few libertarians/republicans seem to understand how unsustainable our fossil-fuel economy is; for people to be able to compete with cheap fossil fuels, gasoline would have to cost about $800/gallon (based on the fact that a strong adult can generate about 1/10 hp for an appreciable length of time and 1/4 for short bursts). bicycles are far more efficient than motor vehicles, and nudging traffic patterns to make them more welcome on the roads is a very sensible policy. (btw, freeport blvd ends where it splits into 19th and 21st, definitely south of “downtown.”)

    remember, our true needs are: clean air and water, healthy food, snug shelter, and plenty of sleep and exercise. motor vehicles are not on that list, and do not appear to be an efficient way to produce these needs. it is very unfortunate that conservatism has come to mean retention of infrastructure and technology that is actually relatively recent rather than return to the truly conservative and thrifty ways of living that characterized life before coal and oil. socio-biologically speaking, females are the conservative gender and males are the opportunistic gender. so any definition of conservatism that is favored by men more than by women is automatically philosophically suspect.

    Reply this comment
  10. Mikey
    Mikey 16 September, 2012, 08:19

    “The irony is that the old neighborhood that Freeport Blvd. runs through has other perfectly safe streets for cyclists and bicycle commuters.”

    My dear Ms Grimes:

    Certainly there is great irony here, but it is not where you see it.
    Your choice of and use of the term “zealot” left me chuckling. Thanks.

    I can always use a laugh in an election year.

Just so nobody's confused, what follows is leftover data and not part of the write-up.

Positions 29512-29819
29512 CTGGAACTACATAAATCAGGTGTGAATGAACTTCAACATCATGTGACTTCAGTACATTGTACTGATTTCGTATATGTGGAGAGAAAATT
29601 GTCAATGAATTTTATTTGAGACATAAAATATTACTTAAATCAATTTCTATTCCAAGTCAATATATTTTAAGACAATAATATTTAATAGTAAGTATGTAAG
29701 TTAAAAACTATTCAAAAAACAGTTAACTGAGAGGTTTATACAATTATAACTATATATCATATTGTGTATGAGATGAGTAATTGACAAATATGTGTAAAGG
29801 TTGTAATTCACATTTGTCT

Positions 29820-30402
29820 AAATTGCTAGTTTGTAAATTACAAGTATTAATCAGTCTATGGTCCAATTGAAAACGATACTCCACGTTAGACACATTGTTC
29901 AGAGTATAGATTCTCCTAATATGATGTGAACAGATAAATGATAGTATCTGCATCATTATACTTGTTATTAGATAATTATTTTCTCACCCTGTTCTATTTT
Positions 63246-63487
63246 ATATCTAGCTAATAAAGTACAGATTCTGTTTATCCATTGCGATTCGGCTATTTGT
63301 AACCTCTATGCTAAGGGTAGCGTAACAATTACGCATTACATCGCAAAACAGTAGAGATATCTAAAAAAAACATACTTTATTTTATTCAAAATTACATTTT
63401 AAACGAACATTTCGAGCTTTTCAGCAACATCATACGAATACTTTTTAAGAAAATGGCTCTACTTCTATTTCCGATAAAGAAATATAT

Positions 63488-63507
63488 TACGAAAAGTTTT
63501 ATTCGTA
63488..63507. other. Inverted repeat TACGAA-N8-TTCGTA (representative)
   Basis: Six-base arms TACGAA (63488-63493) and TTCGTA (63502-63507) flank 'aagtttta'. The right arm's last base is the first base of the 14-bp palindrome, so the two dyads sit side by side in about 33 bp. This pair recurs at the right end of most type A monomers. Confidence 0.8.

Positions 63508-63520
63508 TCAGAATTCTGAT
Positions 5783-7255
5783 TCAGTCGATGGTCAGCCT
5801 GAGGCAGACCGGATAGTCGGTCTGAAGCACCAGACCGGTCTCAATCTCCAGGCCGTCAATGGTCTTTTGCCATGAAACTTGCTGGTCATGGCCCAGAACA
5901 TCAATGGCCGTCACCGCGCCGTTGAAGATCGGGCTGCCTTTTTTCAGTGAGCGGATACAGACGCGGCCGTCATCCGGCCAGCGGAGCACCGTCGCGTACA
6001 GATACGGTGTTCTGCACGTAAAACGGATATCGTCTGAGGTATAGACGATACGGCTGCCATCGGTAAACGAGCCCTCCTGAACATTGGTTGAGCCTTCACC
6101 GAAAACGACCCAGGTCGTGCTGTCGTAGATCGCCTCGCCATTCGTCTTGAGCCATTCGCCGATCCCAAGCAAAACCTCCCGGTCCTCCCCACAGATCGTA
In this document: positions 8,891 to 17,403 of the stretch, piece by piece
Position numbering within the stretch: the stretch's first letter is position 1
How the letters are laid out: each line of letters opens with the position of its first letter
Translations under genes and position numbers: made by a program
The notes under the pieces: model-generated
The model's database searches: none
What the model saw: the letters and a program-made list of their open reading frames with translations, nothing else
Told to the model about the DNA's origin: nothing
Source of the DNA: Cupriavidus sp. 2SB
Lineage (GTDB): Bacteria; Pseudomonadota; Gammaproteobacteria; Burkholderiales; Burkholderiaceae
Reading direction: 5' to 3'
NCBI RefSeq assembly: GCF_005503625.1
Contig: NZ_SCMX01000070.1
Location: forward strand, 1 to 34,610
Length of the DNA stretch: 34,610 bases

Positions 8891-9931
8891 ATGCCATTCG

Yours respectfully,
    Just another bicycle zealot

    Reply this comment
  11. Gerard
    Gerard 16 September, 2012, 11:31

    I’m a motorist, motorcyclist & bicyclist… to the idiot telling cyclists that only car drivers pay for roadbeds: rubbish. All of us pay both Federal and State taxes, and the traffic infrastructure draws from that. The additional road taxes in fuel costs are to partially defray the costs of damage to said roadbed that occur when typical autos or light trucks use the roads. Moreover, legally, the public roads ()

    Reply this comment
  12. Gerard
    Gerard 16 September, 2012, 11:35

    Public roads are public right of way, and autos are one of many proper usages: bicycles, motorcycles, pedestrians (i nthe correct spaces) are all equally valid, legal road users.

    Get a clue

    Reply this comment
  13. Peter
    Peter 16 September, 2012, 13:24

    As an engineer who has actually read the analysis for this project, I wish to caution readers that this posting inflames rather than informs. For example, the blog says the City’s analysis says “traffic patterns will change should the bike lanes become a reality, but they don’t care. Ressidents [sic] in the area are concerned that with one less auto lane, many of the 21,000 daily cars will be forced onto the residential streets.”

    The analysis shows that by and large the traffic patterns remain the same, and the City reports examples that other cities that have undertaken similar projects and traffic patterns remain essentially unchanged.

    The experience of other cities also shows that crashes drop by one-third.

    Conflict statement: I live in this neighborhood and several friends’ children attend schools along this roadway. I wish for them to remain healthy and happy.

    Reply this comment
  14. Plumas
    Plumas 16 September, 2012, 13:47

    You’ve picked a poor example to support your point of view here. Freeport Blvd. dissolves into 19th and 21st streets at the north end of this project, and both of those streets work quite well with bike lanes similar to what is proposed. As someone who often bikes and drives through this area, I can testify that the restriping is called for. It will help and it will take the terror out of biking through these blocks.